While gas producers would benefit from an LNG export facility, the economics for a company to build such a multi-billion-dollar plant aren't as rosy as they once were. Global prices are no longer as lucrative.

Two years ago, countries such as Japan and India were paying around $20 US per million British thermal units (MMBtu) of LNG, but in the last few months have only paid about $5 or $6. Weaknesses in Asian economies are largely blamed for the drop.

Gas producers in B.C and Alberta were only collecting roughly $2 US per MMBtu in recent months, and that's why they so badly want an LNG facility. However, the price differential might not be large enough for a company to justify constructing a massive export terminal.

Meanwhile, work is beginning to dry up in gas fields, and optimism is hard to find.

Encana gas

Signs marking wells and pipelines are a common sight in B.C.'s once-booming gas fields. (Betsy Trumpener/CBC News)

Last month, Shell postponed a decision on its proposed plant in Kitimat, B.C. A few weeks later, AltaGas shelved development of its Douglas Channel LNG plant near Kitimat because of poor economic conditions and worsening global energy prices.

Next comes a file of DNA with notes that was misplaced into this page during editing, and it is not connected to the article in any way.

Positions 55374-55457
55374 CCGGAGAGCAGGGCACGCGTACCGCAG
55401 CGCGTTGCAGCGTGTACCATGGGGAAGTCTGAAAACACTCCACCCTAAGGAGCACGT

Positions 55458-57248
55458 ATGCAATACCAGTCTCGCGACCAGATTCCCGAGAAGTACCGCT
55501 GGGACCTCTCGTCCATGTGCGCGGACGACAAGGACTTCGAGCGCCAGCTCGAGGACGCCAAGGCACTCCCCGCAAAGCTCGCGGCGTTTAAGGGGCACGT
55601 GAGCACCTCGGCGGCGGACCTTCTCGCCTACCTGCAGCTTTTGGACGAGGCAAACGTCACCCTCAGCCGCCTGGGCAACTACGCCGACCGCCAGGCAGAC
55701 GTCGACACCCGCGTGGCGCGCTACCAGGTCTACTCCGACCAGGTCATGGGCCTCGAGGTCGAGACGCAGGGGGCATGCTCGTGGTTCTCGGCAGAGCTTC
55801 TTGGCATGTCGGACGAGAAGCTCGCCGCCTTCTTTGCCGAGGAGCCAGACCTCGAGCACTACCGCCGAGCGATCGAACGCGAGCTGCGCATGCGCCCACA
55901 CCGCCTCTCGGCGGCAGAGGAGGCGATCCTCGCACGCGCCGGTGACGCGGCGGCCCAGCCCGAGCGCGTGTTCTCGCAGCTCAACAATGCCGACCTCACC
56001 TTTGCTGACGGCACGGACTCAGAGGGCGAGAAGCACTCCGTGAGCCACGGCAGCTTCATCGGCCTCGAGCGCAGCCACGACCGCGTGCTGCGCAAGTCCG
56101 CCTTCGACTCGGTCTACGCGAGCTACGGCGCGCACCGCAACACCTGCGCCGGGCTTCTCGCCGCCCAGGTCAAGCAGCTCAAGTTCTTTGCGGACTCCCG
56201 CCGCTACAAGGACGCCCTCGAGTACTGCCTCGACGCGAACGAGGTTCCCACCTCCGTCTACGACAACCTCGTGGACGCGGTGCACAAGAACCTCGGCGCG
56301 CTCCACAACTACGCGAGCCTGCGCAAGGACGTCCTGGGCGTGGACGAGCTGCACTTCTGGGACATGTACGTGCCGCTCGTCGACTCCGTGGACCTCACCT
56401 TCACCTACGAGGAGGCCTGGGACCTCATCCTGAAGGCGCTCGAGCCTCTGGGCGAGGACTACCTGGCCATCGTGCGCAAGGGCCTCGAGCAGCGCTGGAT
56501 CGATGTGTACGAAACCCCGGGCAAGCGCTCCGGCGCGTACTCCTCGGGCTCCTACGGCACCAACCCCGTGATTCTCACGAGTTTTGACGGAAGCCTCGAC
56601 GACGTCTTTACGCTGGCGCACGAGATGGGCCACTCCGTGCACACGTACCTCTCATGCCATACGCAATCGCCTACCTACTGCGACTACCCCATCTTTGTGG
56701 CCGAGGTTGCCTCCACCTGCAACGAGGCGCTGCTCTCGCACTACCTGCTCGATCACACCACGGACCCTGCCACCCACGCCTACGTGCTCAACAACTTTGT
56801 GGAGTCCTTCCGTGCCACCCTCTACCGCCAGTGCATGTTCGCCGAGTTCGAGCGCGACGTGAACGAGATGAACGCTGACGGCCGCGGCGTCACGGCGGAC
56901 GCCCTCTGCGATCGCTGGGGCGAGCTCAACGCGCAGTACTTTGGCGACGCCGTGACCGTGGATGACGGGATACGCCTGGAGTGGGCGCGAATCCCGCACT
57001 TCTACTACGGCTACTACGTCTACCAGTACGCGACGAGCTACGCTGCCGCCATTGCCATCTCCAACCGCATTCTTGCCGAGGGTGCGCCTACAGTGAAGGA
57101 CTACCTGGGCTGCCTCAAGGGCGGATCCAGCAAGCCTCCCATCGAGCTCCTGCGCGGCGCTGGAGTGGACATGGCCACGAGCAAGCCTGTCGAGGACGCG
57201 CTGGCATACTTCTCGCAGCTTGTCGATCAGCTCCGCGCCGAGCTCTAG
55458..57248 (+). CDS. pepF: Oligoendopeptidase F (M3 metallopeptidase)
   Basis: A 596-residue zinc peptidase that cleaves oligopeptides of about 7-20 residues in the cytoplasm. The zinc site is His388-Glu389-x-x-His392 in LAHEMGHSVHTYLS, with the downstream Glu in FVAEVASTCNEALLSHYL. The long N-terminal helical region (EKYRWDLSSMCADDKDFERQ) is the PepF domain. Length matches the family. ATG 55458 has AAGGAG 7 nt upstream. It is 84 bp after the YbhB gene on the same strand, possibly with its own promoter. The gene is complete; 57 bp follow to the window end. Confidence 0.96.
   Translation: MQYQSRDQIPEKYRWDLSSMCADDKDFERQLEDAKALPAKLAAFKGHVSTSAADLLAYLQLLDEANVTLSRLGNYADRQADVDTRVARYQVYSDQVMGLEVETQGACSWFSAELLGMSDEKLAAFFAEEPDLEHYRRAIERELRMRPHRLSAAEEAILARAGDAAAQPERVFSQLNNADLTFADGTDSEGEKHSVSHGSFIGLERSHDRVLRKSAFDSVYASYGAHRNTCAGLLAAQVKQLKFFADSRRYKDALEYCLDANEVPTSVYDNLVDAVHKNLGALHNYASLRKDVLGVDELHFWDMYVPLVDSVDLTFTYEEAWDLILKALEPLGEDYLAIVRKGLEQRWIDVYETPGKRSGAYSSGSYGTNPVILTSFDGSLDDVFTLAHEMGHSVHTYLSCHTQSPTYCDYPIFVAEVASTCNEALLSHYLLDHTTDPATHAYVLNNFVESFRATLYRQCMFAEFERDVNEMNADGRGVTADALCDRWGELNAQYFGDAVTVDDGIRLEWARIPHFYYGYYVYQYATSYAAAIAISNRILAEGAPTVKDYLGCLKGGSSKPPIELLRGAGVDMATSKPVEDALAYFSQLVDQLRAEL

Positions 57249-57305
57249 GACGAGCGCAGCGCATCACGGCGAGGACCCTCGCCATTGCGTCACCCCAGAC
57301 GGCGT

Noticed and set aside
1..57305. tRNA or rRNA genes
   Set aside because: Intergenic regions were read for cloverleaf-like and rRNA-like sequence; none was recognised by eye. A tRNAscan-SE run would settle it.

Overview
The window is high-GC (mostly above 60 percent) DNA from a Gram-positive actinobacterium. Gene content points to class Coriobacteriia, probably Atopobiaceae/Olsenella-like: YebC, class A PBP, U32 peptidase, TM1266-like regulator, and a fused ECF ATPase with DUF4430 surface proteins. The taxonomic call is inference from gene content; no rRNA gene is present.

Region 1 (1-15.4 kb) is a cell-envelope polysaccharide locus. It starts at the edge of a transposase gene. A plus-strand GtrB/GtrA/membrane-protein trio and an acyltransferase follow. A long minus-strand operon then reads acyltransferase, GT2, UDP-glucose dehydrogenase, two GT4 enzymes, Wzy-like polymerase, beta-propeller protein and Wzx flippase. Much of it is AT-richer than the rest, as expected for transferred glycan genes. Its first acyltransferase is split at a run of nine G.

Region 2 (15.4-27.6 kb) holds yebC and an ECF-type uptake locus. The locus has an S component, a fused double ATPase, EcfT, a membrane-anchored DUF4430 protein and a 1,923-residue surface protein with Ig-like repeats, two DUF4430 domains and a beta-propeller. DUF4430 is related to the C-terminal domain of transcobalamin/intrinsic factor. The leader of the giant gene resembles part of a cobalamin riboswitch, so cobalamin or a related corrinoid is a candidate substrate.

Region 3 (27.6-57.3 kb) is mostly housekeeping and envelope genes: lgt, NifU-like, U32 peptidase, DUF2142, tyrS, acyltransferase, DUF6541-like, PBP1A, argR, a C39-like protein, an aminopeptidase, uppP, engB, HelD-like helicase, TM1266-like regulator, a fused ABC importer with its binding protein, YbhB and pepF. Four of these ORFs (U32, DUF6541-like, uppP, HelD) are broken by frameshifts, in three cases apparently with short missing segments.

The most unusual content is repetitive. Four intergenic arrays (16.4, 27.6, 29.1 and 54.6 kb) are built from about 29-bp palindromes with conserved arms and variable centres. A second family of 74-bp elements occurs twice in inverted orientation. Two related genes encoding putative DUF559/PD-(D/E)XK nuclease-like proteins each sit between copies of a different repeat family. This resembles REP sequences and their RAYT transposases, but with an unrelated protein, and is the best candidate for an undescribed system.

Besides natural gas, the market for natural gas liquids (NGLs), such as propane and butane, is also suffering because of the same market factors.

"The declining value of Canada's net NGL exports is partly the result of low NGL prices and increased competition from rising U.S. propane production, which has increased 40 per cent since 2011," said the National Energy Board in January

Prices for natural gas and NGLs are not expected to increase for Canadian producers in the near future. There is surplus natural gas in the U.S. as that country begins to export its own gas through LNG facilities.

CAPP natural gas forecast

The forecast for Canadian natural gas production. (CAPP 2015 Forecast)

"We're seeing natural gas prices get pressured to lows that we haven't seen in 17 to 18 years," said Martin King, a commodities expert at FirstEnergy Capital in Calgary, in an interview with CBC News earlier this month. "It's a wake-up call for some portions of the industry."

Canada's largest natural gas producer, Encana, lost more than $600 million in the most recent quarter and said it would cut a further 20 per cent of its workforce.

Environmental concerns

While Canada's gas industry fully supports construction of LNG export plants on the west coast, there are concerns about the environmental impact of such facilities.

For instance, the proposed Pacific NorthWest LNG project could become the largest carbon polluter in Canada if upstream emissions are taken into consideration, according to the Pembina Institute, an environmental think tank.

"Canada promised in the Paris Agreement and Vancouver Declaration to reduce carbon pollution to address the climate crisis," said Matt Horne, Pembina's associate regional director for B.C., in a statement. "Stronger climate policies, not increased fossil fuel production, are the climate solution."

In addition, the group estimates the proposed facility could account for 75 per cent to 87 per cent of the emissions allowed under B.C.'s 2050 target.